A lot or a little?
The parents' guide to what's in this movie.
What parents need to know
Parents need to know that the fifth installment in the Bring It On cheerleading comedy franchise covers much the same territory as its predecessors, with the sexual content toned way down. There is some mild sexual innuendo, and some naming of body parts (tetas) in Spanish. Most of the sexual messages are served up along racial and class stereotypes: The East L.A. teens are sultry, street-wise vixens, while the squeaky-clean Malibu kids are either earnest naifs or elitist snobs. But there’s nothing overtly offensive, and movie’s central messages of friendship, loyalty, and dedication make it a palatable, if not original, diversion.
- Parents say
- Kids say
What's the story?
When cheer squad captain Lina Cruz (Christina Milian) moves from East L.A. to affluent Malibu after her mom remarries, she struggles not only to fit into a new environment, but also to inject the lackluster cheerleading squad with a little Latin flavor. Her efforts are thwarted, of course, by an elitist rival cheerleading squad captained by the catty Avery (Rachele Brooke Smith), who just happens to be the sister of hunky love interest Evan (Cody Longo). Can she overcome the stereotypes, win the boy, whip the squad into shape, and win the championship? Of course she can.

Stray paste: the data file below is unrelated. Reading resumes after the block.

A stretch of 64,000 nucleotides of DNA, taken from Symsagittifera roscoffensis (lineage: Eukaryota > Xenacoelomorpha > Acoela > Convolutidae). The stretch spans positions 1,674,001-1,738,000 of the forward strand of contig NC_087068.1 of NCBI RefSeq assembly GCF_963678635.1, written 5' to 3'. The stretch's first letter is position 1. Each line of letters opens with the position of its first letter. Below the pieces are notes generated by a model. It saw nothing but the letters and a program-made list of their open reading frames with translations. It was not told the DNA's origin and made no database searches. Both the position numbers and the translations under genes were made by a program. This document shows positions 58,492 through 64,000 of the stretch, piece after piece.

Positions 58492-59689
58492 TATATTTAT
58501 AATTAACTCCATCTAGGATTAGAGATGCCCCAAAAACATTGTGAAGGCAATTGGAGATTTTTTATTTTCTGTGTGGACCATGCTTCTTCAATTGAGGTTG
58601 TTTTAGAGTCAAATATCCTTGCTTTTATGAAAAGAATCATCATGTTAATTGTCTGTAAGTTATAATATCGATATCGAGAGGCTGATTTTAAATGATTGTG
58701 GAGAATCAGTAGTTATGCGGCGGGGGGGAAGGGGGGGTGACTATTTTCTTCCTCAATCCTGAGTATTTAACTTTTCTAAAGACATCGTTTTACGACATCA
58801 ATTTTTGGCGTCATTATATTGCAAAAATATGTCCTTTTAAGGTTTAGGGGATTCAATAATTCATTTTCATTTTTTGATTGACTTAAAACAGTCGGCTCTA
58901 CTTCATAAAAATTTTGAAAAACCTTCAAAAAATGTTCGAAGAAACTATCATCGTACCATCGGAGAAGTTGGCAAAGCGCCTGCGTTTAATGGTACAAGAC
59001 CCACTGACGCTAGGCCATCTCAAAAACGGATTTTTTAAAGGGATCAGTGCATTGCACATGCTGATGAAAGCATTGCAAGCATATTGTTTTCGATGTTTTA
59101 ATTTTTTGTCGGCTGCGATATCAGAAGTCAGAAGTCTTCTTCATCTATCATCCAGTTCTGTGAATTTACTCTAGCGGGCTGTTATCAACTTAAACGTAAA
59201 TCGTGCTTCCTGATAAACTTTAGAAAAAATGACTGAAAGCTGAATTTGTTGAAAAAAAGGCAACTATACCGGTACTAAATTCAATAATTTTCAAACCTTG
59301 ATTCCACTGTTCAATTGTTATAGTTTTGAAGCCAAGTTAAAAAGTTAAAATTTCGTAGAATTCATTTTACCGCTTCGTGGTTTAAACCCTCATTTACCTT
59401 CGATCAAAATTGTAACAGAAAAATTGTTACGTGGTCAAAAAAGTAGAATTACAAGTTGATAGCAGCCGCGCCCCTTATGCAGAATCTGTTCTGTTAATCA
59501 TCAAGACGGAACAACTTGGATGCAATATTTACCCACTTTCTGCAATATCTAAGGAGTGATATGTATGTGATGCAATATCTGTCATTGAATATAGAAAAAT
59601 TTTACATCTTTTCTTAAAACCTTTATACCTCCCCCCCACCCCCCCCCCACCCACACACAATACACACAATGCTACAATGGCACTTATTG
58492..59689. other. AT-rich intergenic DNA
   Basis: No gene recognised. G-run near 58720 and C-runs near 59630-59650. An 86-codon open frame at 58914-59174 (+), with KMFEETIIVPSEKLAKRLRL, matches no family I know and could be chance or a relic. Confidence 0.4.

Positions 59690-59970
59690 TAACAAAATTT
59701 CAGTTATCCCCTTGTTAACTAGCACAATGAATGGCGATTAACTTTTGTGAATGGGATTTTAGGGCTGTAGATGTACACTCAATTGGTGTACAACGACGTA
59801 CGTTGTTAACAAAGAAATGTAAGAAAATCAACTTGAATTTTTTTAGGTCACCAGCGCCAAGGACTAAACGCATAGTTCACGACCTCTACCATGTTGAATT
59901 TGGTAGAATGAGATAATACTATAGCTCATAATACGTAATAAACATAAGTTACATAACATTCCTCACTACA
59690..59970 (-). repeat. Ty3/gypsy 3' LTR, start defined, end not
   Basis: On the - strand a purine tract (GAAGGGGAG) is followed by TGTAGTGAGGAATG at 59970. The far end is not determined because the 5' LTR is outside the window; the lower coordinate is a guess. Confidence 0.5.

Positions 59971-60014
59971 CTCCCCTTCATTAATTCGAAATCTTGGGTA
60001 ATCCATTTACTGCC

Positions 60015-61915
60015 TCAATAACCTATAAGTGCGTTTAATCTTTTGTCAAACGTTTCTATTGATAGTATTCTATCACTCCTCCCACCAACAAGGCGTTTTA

Is it any good?
BRING IT ON: FIGHT TO THE FINISH is predictable at best. However, the movie does keep the focus on its central themes of friendship, loyalty, and hard work without succumbing to the temptation to steep every scene in sexual innuendo, as some of its predecessors have done. The “Us vs. Them” contrast of the East. L.A. and Malibu kids is a bit heavy-handed at times, as are the racially-tinged barbs, but both serve the ultimate message that two disparate groups can find common ground and work together toward a common goal: winning the championship.
Fans of this franchise will mostly want to see it for the cheerleading, and they won’t be disappointed, especially with the hip-hop and Latin-infused training scenes.
Talk to your kids about ...
Families can talk about stereotypes. Are they ever accurate, and if so, does it matter? How can differences be overcome?
What do kids face when they move to a new school?
What makes a family? There are several “families” portrayed in this movie: Lina considers her friends sisters while she’s faced with a new stepfamily. Do you think that's typical?
How does Lina struggle with staying true to her roots while attempting to fit into her new world?
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